Pork Rib 101 with Andy Groneman
Andy Groneman has been part of the Competition BBQ world for over 20 years. A second generation pitmaster, Andy started his BBQ journey with the HoDeDo’s BBQ team. Since then, Smoke on Wheels has earned hundreds of BBQ awards: over a 25 Grand Championships, 2 Chest to Chest National Brisket invitational titles, American Royal Invitational and Open awards, including Reserve Grand Champion, and Jack Daniels World championships in Pork, and Chef’s Choice. Under the Smoke on Wheels brand, Andy has BBQ products available in the US and Canada. He also teaches classes in BBQ and outdoor cooking all over North America, and will be sharing his teachings in Melbourne and Adelaide as well.
It was funny, as Jess [ABA head judge] and I were talking about me writing an article; I happened to ask about the state of ribs over in Oz these days. Aussie ribs vs. “Costco” ribs. And it got me thinking – I’ll put together something on ribs! Right after that discussion I saw a couple pics of some pretty poor excuses for slabs of ribs…
Last time I was over in Australia, ribs were in a pretty sad state; cut thin and with “shiners” everywhere! But there is hope! More butchers are cutting meatier ribs, and there is still Costco for sure. For the pretty penny you spend on ribs, let’s knock out a little Rib 101, and literally some “crutches” to help them turn out for you, every time!
Not all ribs are created equal – by that I mean the meat that makes them up. Let’s look at the options:
Loin back aka baby back ribs: These are the ribs are from the back of the spine. Below the loin. When you think about that luscious thick bone-in in chop – that is kind of meat you find in this section of rib. denser, leaner. Typically they cook faster, because of lower amount of fat and collagen in them.
Spare ribs or St. Louis style spares: These ribs come from further down the ribcage. If you think about the belly and brisket – that is akin to meat you will find in these spare ribs. They are meatier, and have more fat/collagen in them, which takes longer to break down, and increases your cook time slightly over the back ribs.
Either is great – so the size/texture/flavor will be what drives you to choose one or the other.
So, cooking them: Let me preface this by saying there is no “one right way” to cook ribs. They can be grilled, smoked “low and slow”, or managed somewhere in between. How you choose to cook them will change the outcome. Do you want a lot of smoke, do you like them charred? Dry or Wet? The biggest thing for ease of cooking is looking at your timelines. The hotter you cook them, the less margin of error you will have to work with for that perfect doneness. So the method I am going to share below is great way to ensure they hit the perfect doneness…. and you can shorten cook times with more heat, add more char or less based on when you wrap or if you wrap at all…. But the method below will be a great jumping off point!
Andy’s basic rib method:
- After choosing your style of rib, trim any excess fat from surface, the false loin, and remove the rib tips if starting with full spare ribs.
- Peel facia or “silver skin” from the backside of the ribs – (you want to get rub, and smoke through this area. The silver skin does not break down during cooking; so if you leave it on, you will not get any seasoning or smoke)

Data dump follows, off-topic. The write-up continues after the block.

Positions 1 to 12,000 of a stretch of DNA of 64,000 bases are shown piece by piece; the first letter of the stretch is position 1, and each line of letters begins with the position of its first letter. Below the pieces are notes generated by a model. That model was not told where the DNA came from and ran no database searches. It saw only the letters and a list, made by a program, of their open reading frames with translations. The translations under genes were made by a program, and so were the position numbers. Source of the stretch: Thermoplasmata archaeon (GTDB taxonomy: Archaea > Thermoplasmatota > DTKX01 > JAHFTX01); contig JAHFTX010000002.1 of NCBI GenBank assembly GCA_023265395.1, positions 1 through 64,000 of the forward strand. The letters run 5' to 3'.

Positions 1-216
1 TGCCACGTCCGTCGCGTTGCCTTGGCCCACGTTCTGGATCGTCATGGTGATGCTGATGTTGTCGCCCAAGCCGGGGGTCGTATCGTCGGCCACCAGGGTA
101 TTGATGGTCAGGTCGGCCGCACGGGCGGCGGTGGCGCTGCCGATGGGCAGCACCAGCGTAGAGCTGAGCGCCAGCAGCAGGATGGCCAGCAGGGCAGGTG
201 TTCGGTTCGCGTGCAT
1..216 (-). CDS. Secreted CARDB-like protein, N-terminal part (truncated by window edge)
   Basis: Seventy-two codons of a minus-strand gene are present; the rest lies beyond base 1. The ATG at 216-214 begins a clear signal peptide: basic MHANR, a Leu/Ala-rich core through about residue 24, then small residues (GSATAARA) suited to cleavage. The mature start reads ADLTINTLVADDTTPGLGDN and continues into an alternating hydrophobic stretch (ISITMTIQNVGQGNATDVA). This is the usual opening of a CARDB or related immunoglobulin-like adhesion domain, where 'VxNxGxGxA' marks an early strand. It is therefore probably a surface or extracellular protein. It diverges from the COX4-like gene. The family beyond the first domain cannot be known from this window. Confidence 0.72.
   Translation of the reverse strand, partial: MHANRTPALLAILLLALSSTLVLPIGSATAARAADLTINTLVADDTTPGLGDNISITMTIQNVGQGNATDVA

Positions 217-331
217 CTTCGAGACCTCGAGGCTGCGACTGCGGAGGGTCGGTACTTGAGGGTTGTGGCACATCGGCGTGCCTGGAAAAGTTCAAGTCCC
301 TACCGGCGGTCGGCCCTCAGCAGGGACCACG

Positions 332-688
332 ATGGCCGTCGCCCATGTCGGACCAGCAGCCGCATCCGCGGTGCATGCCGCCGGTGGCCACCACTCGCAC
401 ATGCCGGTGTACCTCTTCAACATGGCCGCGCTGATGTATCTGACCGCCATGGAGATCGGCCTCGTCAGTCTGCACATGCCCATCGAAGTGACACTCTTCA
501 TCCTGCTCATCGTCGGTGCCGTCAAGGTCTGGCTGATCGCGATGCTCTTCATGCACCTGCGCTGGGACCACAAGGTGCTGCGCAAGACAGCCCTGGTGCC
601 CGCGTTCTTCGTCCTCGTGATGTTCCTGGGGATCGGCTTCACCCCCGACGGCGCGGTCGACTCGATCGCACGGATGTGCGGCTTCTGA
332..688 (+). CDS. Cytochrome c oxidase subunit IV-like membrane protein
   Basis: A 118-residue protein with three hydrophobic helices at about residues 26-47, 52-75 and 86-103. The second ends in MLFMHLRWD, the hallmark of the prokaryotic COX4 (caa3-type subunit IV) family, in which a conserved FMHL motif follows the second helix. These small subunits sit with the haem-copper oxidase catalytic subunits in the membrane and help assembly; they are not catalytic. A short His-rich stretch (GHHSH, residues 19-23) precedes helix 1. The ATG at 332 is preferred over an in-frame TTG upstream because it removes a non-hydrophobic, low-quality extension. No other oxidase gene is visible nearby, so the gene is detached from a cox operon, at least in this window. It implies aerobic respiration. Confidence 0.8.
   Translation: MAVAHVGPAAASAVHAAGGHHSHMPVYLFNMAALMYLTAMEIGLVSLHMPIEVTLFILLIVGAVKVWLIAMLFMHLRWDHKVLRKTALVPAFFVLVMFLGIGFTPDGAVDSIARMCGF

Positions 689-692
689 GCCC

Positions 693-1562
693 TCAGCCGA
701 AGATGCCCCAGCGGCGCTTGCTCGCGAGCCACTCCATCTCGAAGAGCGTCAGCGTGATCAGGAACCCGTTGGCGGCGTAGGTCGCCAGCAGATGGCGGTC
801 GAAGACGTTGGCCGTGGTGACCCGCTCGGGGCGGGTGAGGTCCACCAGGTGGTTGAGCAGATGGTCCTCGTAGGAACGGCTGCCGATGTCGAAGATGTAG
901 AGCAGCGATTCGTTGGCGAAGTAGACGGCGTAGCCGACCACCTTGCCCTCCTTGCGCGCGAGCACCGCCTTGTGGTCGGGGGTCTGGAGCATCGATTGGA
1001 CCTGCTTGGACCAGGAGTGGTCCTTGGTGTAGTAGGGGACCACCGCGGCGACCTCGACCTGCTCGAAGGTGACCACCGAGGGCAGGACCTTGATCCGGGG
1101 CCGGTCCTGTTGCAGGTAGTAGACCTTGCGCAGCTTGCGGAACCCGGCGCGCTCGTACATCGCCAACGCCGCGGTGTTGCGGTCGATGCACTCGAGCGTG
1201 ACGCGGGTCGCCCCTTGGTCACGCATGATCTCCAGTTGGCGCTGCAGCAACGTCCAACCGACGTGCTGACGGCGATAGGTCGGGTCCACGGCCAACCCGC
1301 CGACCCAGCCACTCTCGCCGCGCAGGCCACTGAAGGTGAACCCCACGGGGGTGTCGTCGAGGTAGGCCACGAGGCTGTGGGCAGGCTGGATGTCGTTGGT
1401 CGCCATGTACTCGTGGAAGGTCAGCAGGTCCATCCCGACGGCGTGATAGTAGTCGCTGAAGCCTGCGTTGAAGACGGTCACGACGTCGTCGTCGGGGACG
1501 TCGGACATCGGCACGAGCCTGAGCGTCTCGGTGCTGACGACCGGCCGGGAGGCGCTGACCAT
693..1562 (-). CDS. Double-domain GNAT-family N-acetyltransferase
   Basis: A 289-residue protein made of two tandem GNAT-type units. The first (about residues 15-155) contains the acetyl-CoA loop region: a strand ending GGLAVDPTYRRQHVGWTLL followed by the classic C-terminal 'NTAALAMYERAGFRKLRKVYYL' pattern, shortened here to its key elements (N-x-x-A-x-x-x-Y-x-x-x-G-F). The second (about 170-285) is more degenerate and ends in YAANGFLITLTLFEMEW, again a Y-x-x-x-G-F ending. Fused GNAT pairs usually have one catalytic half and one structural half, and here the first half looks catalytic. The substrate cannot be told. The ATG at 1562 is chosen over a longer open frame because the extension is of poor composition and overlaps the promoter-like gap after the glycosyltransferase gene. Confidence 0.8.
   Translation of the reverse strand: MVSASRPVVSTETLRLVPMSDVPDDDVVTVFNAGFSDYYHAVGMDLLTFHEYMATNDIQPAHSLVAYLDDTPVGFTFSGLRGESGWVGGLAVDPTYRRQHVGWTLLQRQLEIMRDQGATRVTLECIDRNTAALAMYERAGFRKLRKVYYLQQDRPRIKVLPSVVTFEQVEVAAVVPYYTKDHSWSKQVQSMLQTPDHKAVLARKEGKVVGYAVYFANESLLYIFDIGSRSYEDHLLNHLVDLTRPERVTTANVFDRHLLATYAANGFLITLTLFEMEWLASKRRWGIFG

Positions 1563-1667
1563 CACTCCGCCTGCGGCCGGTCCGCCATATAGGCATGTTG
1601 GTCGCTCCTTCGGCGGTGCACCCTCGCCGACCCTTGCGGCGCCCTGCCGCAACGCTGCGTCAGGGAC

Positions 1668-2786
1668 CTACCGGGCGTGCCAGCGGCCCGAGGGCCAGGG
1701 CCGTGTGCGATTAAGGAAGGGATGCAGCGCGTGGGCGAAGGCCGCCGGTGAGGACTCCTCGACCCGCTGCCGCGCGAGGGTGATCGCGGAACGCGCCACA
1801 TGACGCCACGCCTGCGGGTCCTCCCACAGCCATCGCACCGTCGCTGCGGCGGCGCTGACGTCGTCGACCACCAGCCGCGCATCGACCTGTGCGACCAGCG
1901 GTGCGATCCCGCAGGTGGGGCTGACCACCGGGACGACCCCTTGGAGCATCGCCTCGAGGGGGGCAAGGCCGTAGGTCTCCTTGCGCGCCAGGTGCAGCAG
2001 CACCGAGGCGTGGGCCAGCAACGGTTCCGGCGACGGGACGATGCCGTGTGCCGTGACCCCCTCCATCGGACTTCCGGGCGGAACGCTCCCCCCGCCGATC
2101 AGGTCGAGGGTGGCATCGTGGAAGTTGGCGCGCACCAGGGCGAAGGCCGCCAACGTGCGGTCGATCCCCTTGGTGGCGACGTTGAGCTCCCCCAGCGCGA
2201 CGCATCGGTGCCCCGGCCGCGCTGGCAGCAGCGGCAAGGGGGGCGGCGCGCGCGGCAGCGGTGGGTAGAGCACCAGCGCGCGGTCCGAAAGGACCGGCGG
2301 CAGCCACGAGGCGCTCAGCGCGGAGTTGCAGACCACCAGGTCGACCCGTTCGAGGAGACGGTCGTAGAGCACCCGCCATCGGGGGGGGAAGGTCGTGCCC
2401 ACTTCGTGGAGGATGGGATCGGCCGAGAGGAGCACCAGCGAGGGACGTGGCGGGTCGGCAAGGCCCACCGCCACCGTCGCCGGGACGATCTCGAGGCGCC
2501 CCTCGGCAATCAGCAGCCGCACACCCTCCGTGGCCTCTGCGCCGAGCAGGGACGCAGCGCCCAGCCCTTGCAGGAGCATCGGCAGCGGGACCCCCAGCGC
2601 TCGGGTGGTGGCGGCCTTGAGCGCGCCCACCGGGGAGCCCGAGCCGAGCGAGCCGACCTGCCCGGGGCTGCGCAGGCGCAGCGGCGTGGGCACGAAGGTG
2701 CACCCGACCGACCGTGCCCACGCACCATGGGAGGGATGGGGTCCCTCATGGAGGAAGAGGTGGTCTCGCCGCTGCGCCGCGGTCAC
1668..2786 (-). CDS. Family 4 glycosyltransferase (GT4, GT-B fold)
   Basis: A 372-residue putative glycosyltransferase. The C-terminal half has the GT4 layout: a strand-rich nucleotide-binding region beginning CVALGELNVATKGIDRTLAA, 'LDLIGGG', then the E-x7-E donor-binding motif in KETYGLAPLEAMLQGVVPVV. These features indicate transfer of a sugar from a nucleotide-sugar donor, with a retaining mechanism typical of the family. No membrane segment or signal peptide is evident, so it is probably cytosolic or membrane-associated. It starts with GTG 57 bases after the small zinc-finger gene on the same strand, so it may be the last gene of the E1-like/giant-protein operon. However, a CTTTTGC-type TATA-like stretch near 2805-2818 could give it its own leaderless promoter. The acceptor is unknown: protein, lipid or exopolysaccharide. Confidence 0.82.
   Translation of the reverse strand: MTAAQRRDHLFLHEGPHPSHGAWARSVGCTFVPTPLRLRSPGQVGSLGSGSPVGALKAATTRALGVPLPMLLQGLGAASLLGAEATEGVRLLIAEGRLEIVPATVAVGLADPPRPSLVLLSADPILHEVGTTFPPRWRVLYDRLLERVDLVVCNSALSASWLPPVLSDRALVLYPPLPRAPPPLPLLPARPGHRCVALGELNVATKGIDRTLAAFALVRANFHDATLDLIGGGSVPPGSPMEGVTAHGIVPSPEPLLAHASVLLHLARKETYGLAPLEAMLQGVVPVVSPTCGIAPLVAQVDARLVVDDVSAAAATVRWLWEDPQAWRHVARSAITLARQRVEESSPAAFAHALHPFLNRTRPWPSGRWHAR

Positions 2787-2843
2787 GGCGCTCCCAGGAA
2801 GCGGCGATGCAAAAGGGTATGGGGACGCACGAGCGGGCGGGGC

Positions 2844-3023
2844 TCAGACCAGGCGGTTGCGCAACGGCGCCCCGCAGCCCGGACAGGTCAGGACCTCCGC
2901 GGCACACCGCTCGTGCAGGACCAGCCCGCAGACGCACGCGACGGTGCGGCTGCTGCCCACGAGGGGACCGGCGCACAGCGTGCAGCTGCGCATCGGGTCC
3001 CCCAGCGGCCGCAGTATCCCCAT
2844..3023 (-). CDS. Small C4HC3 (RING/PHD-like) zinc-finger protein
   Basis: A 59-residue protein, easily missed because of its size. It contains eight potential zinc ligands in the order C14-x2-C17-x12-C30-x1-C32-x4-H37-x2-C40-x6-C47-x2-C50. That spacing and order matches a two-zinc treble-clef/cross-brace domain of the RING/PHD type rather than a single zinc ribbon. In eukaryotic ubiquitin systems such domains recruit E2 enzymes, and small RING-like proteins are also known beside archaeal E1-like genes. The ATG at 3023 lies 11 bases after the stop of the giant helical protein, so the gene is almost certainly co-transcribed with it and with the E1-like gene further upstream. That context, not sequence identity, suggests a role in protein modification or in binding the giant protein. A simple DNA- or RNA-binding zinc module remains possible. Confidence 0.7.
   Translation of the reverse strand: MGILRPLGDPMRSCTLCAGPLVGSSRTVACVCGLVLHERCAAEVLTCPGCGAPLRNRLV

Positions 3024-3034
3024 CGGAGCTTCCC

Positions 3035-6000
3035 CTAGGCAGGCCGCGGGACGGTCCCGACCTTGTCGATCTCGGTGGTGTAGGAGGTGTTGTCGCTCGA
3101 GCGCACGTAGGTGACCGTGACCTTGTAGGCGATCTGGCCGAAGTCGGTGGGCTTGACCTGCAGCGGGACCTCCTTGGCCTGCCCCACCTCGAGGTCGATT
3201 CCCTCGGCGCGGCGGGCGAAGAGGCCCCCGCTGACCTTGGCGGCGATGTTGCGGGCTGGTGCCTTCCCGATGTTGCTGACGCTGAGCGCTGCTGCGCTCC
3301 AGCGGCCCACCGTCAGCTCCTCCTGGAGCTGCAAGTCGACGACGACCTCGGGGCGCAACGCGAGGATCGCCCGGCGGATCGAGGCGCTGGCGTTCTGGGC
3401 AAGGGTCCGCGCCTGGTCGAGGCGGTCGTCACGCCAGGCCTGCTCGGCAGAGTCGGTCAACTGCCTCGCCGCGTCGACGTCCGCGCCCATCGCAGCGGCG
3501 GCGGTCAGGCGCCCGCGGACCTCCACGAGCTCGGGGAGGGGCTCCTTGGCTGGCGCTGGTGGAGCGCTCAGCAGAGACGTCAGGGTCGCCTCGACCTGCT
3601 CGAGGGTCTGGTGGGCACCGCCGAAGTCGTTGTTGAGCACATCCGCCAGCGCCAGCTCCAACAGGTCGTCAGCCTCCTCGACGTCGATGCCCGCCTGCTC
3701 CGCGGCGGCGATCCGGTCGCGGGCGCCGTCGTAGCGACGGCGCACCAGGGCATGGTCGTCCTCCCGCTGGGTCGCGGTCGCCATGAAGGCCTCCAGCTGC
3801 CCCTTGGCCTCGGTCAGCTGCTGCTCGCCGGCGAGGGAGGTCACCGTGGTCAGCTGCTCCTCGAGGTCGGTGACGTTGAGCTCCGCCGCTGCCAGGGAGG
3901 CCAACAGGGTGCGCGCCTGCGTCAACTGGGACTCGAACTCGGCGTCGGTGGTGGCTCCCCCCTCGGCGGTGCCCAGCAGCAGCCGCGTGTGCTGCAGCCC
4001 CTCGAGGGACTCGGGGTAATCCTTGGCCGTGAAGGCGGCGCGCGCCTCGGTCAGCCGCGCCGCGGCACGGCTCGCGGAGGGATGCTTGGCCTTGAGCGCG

- Once clean, choose something to use as a binder to allow the rub to begin it’s process with protein. This can be anything to let the rub “stick” to the cold meat. mustard, olive oil, a vinegar like balsamic or cider, etc.
- Season ribs with approx. ¼ cup of the rub of your choice. Allow the rub to interact with the protein. The key is to not put the ribs into your cooker until the rub has become “wet” (IF you put the meat in immediately the dry rub will form a protective crust, keeping it from creating flavor, and letting smoke in) 2-4 hours of rest time in the rub is a safe bet.
- Preheat cooker to 230 degrees.
- Put ribs into pit, meat side up, and cook until they reach a color you like. I like a nice dark red, just past mahogany. This is usually about 2.5 hrs.
- At the point they reach this color, I wrap them to stop them from getting any darker.
- Since we are wrapping, feel free to reseason, or add any additional flavors you might like at this point. Hot sauce, honey, apple cider, you name it. About 3 TBS of liquid is good.
- Take a long sheet of foil and wrap the ribs meat side down, very tightly. (Loose foil creates steam, which will steam all the bark off the ribs you spent the last 2.5 hrs creating!)
- Starting at 1.5 hrs later, begin to check the ribs for doneness. Open foil, and attempt to lift the ribs from the middle of the slab. If they break over nicely this is a good sign of doneness. Another test would be validating the bones twist freely in the meat, by taking two bones and moving them, to see if the meat stays attached or twists free.
- Once they reach peak doneness, open the foil and allow to finish an additional 10 minutes on the grill to tack up the juices onto the surface. IF you like to sauce your ribs, you could also do that at this point. Be careful not to scorch any of the sugars in the sauce.
- Tent ribs under another sheet of foil to rest out of cooker for 15-20 minutes.
- Slice and serve!
This method should give you a great starting place for wonderful ribs. then you can adjust heat and wrap times (or wrapping at all) to get to the color, texture and flavors you like.
Here is a great base rib rub to start with as well!
- 8 tablespoons dark brown sugar, tightly packed
- 3 tablespoons sea salt
- 1 tablespoon chili powder
- 1/4 teaspoon ground black pepper
- 1/4 teaspoon ground white pepper
- 1/2 teaspoon cayenne pepper
- 1/2 teaspoon chipotle pepper
- 1/2 teaspoon Old Bay Seasoning (make your own Old Bay equivalent here)
- 1/4 teaspoon garlic powder
- 1/2 teaspoon onion powder